Love and romance, staples for a reason, get the deluxe treatment in Marisa de los Santos’ Love Walked In. Smart and moving, this novel of star-crossed strangers pulled together by happenstance does not disappoint.
Jacquelyn Mitchard’s The Deep End of the Ocean had me on the first page and her book, Second Nature: A Love Story, is no different. Fraught with drama, tension, reversals and personal courage, the author writes another tale that haunted me well after I finished reading it.
Romantic and dark in a completely contemporary way, Close Your Eyes also snaps with grit. Amanda Eyre Ward writes with a keen eye for truth amidst plenty of gripping family drama. I loved this book.
No one explores the dark side of suburbia quite like Tom Perrotta. In his latest opus, The Leftovers, a flight into a dystopian future, the author continues his quest illuminating the foibles of American life.
Mind-bending and ambitious are two adjectives that come to mind when trying to describe Alex Shakar’s Luminarium. After his brother/business partner lapses into a coma and the military takes over his virtual reality software company, Fred Brounian becomes a subject in a neurological experiment that promises a spiritual reawakening. Reality and virtual reality begin to blur in this smart and refreshingly of the moment novel.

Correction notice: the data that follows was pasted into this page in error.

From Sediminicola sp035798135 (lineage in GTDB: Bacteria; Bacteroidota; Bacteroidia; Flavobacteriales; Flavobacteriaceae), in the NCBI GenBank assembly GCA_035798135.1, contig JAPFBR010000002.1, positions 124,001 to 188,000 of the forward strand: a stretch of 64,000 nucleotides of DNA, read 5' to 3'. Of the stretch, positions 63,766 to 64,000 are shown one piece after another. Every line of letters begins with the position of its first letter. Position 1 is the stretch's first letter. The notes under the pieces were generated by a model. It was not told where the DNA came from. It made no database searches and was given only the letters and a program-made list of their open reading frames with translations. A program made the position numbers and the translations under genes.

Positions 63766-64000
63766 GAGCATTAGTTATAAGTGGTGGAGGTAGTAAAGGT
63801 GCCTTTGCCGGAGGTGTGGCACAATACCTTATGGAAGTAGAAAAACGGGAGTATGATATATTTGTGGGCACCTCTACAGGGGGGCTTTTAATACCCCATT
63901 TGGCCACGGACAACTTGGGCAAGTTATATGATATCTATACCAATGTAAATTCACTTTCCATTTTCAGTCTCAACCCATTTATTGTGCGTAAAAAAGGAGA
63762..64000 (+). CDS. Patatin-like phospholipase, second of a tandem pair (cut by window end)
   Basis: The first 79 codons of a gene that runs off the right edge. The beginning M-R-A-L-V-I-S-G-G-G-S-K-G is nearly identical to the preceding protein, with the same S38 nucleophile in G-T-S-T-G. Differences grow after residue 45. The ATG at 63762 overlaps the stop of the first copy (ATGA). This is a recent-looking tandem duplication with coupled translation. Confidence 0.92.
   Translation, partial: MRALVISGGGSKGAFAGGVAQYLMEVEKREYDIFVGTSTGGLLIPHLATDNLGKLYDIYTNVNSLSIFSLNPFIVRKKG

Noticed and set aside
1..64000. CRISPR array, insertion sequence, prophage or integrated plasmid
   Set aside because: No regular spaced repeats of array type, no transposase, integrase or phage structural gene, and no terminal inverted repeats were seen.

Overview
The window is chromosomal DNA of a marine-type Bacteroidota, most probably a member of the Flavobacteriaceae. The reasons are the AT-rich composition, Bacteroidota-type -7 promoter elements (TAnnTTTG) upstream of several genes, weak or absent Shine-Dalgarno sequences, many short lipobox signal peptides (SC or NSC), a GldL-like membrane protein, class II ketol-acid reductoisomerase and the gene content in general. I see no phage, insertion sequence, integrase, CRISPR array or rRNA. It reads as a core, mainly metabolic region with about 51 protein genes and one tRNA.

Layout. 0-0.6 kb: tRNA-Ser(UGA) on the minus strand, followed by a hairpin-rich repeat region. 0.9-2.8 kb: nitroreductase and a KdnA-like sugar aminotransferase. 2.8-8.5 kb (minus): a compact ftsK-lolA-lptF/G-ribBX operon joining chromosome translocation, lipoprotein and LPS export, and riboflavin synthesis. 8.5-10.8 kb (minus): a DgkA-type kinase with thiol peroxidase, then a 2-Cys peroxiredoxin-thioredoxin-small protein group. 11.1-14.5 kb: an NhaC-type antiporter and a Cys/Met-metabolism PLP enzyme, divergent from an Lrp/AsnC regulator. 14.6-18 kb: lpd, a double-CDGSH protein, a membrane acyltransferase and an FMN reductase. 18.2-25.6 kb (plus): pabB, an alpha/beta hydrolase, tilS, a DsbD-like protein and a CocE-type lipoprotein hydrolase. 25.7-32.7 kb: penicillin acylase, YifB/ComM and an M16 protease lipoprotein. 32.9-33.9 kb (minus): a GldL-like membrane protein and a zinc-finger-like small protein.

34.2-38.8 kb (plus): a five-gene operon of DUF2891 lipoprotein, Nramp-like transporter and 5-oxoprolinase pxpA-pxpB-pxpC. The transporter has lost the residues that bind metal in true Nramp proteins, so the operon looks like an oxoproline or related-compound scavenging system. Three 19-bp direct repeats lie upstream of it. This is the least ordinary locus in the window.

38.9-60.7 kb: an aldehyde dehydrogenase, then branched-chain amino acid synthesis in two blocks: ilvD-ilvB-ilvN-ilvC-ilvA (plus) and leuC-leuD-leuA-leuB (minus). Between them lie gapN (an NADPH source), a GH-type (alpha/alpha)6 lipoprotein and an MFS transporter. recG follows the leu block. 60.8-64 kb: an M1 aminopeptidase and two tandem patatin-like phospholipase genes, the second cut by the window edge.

With two spectacular novels under his belt (The Virgin Suicides and Middlesex), Jeffrey Eugenides dazzles readers again in The Marriage Plot (available Oct. 11). A bit of a departure, but every bit as evocative as his previous works, the author delves into the lives of three friends as they make their way through college and beyond.